Pham Minh Thu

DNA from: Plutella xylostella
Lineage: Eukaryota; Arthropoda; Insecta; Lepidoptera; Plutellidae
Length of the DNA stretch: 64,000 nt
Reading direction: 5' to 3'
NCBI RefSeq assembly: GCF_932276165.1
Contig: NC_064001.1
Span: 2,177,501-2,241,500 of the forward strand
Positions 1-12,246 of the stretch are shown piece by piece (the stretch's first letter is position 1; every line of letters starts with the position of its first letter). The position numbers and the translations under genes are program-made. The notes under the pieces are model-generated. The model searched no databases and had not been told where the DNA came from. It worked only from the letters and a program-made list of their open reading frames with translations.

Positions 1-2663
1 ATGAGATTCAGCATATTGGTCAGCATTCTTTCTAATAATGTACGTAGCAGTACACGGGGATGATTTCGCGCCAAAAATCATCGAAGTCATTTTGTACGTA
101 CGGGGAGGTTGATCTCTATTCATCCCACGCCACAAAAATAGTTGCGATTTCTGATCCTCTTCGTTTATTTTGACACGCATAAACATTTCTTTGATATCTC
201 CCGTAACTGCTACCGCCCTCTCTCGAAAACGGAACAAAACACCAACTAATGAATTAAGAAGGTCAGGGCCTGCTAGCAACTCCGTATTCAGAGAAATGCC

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Three levels of analysis (individuals, nation states and international system) which have been widely recognized in  foreign policy are applicable in explaining whether the Trump Administration has actually had a policy in the East Sea. At individual level, President Trump first announced the U.S. “Free and Open Indo – Pacific Strategy” in November 2017, in which the East Sea is known as an important factor of security pillar to preserve vitality of free and open air and maritime space in the region. It was then echoed at national level by national strategies, including the National Security Strategy, National Defense Strategy and National Military Strategy. Also, members of the U.S. Cabinet and Congress have shown support for the Indo – Pacific Strategy in general and the U.S. policy in the East Sea in particular. In order to cope up with China’s assertiveness in this waterway at systematic level, the Trump Administration has unceasingly projected considerable its power, including increasing military presence and regional maritime capacity building efforts as well as frequent freedom of navigations (FONOPS).  In the context that territorial disputes remain complex and unforeseeable, it is valuable to have a thorough look at the Trump’s East Sea policy for claimants in this water, including Viet Nam.